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Tuesday, 02 September 2014

Licking TBTF

Too big to fail looks on its way to being licked

Has the too big to fail problem been licked? The Bank of England and Federal Deposit Insurance Corp sound pretty confident, declaring this week they’re nearly in a position to resolve a systemic failure without inflicting losses on taxpayers. It’s hard to know without a test case. But the signal from capital markets suggests watchdogs may be on to something.

Though the wider public may still think big swinging bankers will get bailed out in a crisis, investors in U.S. bank debt are taking no chances. In fact, the nation’s biggest financial institutions are paying more to fund their loan books on a relative basis in the credit default swaps market than are similarly rated industrial companies. More importantly, it costs them more than their smaller rivals.

The top six U.S. banks and brokers, those with balance sheets larger than $750 billion, recently paid an average premium on their unsecured five-year debt of about 129 basis points above the risk-free rate, according to Credit Suisse’s Liquid US Corporate Index. Furthermore, the biggest banks paid more than the average of 15 regional and trust banks also analysed by Credit Suisse. Funding for these smaller institutions cost 12 basis points less in the markets.

The implication is that despite their size and that some of these banks were rescued in the 2008 panic, investors consider holding their debt a riskier proposition. That bolsters claims by regulators that new rules giving them the authority to shutter failing banks are sinking in.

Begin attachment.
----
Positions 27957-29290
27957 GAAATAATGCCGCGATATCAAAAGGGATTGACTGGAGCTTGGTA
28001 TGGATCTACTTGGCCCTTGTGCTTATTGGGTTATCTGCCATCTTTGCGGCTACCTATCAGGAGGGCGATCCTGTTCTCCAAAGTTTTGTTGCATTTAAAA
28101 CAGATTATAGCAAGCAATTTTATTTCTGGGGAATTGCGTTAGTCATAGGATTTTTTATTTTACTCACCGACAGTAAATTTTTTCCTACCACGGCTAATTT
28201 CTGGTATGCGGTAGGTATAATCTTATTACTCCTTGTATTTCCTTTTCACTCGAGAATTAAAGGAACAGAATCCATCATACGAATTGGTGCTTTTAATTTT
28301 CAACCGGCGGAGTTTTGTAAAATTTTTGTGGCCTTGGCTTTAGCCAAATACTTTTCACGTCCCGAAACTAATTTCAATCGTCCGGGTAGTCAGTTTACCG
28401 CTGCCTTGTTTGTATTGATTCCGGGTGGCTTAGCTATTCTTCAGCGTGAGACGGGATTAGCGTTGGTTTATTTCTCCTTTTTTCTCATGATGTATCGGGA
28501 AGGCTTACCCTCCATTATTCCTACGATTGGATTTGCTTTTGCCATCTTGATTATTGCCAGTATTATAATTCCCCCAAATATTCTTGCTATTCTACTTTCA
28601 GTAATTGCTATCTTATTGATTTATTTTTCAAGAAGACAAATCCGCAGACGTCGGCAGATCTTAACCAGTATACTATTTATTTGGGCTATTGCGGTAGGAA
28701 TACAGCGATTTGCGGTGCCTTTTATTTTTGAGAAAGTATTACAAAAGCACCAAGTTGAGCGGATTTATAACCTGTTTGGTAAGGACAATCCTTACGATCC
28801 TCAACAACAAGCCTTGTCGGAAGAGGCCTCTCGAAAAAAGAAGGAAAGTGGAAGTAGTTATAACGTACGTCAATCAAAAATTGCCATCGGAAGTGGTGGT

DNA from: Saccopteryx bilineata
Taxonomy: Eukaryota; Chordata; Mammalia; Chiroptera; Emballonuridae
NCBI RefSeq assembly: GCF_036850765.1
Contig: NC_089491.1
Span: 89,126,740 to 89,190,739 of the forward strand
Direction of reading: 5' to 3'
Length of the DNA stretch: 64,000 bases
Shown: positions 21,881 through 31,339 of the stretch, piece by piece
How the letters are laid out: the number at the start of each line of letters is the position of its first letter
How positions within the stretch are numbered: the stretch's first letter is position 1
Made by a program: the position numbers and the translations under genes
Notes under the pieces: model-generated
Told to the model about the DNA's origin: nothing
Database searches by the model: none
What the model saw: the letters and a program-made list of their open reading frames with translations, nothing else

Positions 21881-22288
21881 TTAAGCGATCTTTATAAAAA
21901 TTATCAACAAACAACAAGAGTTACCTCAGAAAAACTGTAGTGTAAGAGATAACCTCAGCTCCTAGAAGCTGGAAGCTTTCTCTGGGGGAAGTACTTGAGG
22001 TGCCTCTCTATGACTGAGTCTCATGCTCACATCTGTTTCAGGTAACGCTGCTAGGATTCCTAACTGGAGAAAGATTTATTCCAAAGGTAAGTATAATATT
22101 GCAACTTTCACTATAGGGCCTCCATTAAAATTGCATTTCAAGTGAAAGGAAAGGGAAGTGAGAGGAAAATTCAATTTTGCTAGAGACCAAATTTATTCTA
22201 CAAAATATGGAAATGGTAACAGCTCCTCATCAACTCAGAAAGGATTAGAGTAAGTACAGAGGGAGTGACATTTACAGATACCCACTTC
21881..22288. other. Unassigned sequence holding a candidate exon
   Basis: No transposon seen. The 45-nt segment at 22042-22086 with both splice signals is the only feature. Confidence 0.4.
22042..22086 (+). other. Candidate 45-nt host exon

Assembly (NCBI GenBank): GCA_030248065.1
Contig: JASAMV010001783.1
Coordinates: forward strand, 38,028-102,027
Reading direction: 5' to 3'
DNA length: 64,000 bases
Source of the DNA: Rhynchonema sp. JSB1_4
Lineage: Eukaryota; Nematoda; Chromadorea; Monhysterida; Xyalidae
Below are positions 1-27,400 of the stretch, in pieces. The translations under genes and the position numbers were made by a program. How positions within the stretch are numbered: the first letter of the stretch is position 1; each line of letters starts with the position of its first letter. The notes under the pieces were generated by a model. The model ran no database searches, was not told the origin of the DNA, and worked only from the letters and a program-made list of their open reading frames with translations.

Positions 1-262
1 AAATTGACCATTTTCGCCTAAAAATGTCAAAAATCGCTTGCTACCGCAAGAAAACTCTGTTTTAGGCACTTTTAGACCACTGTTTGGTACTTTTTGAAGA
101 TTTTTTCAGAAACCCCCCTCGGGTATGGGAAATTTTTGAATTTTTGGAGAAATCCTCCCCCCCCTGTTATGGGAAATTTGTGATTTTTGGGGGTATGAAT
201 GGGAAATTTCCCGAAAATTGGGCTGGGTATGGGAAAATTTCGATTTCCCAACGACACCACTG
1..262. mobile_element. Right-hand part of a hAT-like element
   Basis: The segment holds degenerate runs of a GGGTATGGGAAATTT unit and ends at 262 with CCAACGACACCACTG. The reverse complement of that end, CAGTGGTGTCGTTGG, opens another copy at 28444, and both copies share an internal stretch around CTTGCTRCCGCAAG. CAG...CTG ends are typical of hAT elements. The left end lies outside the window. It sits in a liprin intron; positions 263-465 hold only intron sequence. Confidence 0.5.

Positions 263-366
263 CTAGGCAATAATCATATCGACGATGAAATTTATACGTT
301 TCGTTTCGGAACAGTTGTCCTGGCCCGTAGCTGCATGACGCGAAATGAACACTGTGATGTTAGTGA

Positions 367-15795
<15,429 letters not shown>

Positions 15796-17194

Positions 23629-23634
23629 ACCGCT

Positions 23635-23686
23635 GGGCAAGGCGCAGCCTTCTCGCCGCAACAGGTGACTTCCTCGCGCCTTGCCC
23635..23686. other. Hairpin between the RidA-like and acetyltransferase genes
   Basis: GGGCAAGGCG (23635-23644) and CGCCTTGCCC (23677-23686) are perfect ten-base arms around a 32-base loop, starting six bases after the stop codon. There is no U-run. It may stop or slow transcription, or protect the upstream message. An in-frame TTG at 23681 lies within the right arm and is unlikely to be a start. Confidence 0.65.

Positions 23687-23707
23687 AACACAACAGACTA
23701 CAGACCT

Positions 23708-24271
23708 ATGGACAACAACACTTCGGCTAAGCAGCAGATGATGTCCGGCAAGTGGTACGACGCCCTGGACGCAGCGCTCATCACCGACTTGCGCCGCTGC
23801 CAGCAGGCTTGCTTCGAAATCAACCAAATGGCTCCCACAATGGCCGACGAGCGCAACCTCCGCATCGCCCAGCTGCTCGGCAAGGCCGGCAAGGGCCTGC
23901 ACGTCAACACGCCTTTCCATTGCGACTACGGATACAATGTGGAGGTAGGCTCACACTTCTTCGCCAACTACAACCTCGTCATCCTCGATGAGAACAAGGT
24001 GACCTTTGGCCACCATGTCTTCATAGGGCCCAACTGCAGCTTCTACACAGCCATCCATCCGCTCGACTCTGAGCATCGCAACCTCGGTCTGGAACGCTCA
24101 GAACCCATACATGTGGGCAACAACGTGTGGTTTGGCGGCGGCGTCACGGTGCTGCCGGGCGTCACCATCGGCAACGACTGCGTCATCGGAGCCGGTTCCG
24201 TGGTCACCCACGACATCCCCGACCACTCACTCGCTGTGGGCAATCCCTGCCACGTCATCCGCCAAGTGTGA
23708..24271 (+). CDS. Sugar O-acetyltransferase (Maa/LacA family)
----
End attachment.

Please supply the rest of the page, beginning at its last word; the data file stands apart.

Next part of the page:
True, the bank deposit market may reflect lingering doubts. FDIC data show that since the crisis, banks with over $10 billion of assets pay less to depositors than smaller ones. In the second quarter, they paid 20 basis points less. This could be down to more extensive branch and ATM networks, higher marketing spending and a greater array of products than any conscious decision by customers to keep savings in the vaults of institutions perceived as infallible.

Until a major, failing bank is wound down by a government at the expense of bondholders as well as shareholders the verdict will be undecided on the fate of too big to fail. It’s encouraging, however, to see investors finally recognising the possibility.

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Context News

The Bank of England and the U.S. Federal Deposit Insurance Corp said in a joint paper released on Dec. 10 that each country’s plans for dealing with the types of cataclysmic financial failures that marked the 2007-2009 financial crisis would reduce risks to financial stability.

“The FDIC and the Bank of England have developed resolution strategies that take control of the failed company at the top of the group, impose losses on shareholders and unsecured creditors - not on taxpayers - and remove top management and hold them accountable for their action,” they said in the paper.

The new authorities to seize and resolve so-called global systemically important financial institutions came in the United States from the 2010 Dodd-Frank financial reform law, and in Britain from the anticipated approval by early 2013 of the European Union Recovery and Resolution Directive.

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